Article

Jennifer Vaughn

author, educator, and economist, was born Richard Franklin America Jr. in Philadelphia, Pennsylvania, to Richard Franklin America Sr. and Arline America. In 1960 America received a BS in Economics from Pennsylvania State University and in 1965 an MBA from the Graduate School of Business at Harvard University. Afterward, he joined the Stanford Research Institute in Menlo Park, California, where he worked for the next four years as a Development Economist in the Urban and Regional Economics Group.

In April 1969 America published “What Do You People Want?” in the Harvard Business Review In it he advocated major federal subsidies to facilitate economic equality and large scale participation of blacks in the corporate world and made suggestions as to how these goals might be accomplished including the transfer of corporations to black shareholders and managers The article offered a radical approach to policy pertaining to reparations and ...

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Geraldine Rhoades Beckford

physician, educator, and community worker, was born in Philadelphia, Pennsylvania. She was the eldest daughter of the abolitionist movement leaders William Still and Letitia George Still. In 1850William Still became the head of the Philadelphia Underground Railroad and Vigilance Committee. He would later chronicle his experiences in the best-selling 1872 account, The Underground Railroad.

After completing primary and secondary education at Mrs. Henry Gordon's Private School, the Friends Raspberry Alley School, and the Institute for Colored Youth, Anderson entered Oberlin College. Although she was the youngest member of the graduating class of 1868, Anderson presided over the annual Ladies' Literary Society, a singular honor that had never been awarded to a student of African ancestry.

After graduating from Oberlin, Anderson returned home to teach drawing and elocution, and on 28 December 1869 she married Edward A. Wiley a former slave and fellow ...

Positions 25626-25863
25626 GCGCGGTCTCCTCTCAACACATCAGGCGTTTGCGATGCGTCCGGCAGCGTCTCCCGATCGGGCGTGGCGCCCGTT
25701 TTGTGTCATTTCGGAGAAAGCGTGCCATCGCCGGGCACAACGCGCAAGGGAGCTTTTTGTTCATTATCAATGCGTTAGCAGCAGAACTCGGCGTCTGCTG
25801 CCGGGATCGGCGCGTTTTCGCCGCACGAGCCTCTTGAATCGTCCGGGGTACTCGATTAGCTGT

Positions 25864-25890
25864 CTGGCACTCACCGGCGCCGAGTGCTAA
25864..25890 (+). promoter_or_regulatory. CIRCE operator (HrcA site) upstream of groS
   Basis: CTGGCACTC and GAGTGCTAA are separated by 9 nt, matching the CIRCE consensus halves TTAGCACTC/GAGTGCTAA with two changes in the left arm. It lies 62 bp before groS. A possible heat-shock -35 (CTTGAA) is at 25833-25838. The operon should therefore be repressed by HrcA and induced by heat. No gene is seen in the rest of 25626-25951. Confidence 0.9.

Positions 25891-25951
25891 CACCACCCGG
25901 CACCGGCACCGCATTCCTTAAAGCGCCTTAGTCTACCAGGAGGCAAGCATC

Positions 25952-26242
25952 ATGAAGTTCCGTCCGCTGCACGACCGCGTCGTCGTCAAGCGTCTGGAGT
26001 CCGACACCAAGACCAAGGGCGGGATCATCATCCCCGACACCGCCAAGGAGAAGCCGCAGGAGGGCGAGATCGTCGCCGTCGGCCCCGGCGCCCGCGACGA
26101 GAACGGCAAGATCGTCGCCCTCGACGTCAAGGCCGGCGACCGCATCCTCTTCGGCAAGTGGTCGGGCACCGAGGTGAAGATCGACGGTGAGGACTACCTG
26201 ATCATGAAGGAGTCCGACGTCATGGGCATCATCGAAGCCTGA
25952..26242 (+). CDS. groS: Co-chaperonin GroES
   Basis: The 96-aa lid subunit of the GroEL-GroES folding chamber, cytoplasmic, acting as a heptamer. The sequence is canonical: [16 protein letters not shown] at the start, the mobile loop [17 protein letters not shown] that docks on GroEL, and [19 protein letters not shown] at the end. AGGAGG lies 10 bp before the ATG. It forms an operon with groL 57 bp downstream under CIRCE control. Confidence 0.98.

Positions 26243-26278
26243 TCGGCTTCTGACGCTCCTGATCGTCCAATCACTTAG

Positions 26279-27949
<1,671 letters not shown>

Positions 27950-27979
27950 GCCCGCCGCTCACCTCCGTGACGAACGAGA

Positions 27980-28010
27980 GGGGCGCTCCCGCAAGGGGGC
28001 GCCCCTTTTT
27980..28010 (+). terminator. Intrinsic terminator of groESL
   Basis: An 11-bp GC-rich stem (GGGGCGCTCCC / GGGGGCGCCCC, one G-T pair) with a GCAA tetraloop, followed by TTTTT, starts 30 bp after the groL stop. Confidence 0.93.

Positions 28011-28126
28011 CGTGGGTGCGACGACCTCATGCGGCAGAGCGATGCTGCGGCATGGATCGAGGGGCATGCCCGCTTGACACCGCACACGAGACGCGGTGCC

Article

C. James Trotman

Presbyterian pastor, educator, and social reformer, was born in Greencastle, Pennsylvania, the son of Timothy Anderson and Mary Croog One of fourteen children he was raised in the comforts of a rural middle class home less than thirty miles from historic Gettysburg On a typical day of his youth Matthew faced both the physical demands of farm life and the movement back and forth between two cultures One dominated by commerce and materialism was uncharacteristically open to the Andersons who owned lumber mills and real estate at a time when most black Americans were dehumanized and disenfranchised by chattel slavery The other was a culture defined by close family ties and Presbyterian piety At home Matthew heard Bible stories and dramatic tales of runaway slaves indeed religious piety and the pursuit of racial freedom were dominant themes in his life These early experiences inspired Matthew so ...

Article

A. L. Dawn French

was born on 8 January 1951 at Riviere Doree, a community in the southeast section of the island. He was one of nine boys of David William Barnard and Andrazine Anthony, better known as (and officially known as) Lucy Rosemond, who hailed from Saltibus. They also had two girls, both of whom died in infancy.

Anthony grew up in the south of the island, in the villages of Degatierre and River Dorée. His education started at the River Dorée Anglican Combined School, but was interrupted when he moved to the nearby island of St. Vincent. From 1959 to 1963 he attended the Kingstown Preparatory School in the capital, Kingstown. In 1963 he returned to Saint Lucia and attended the Laborie Boys School for one year; in 1964 he moved to the Vieux Fort Secondary School. Upon graduation in 1968 he worked at the business house of Minvielle and Chastanet ...

Article

Nicole L. Phillip-Dowe

was born Peggy Gibbs on 21 August 1935 in Grenada to Bernard and Kathleen Gibbs. Her father was one of the first West Indians to be appointed to the colonial civil service, and her mother worked as a secretary to senior civil servants in the government of the Windward Islands. Peggy was educated at St. Joseph’s Convent, St. Lucia (1940–1943), and St. Vincent Girl’s High School (1944–1953). Antrobus won an island scholarship to study in the United Kingdom and went on to attain her bachelor’s degree in economics from Bristol University in 1958. This was followed by a professional certificate in social work from Birmingham University in 1962. In 1998 she attained her doctorate in education from the University of Massachusetts, Amherst. In 1959 she married Ken Antrobus a native of St Vincent He had won the island scholarship two years before her ...

Article

Suzi Takahashi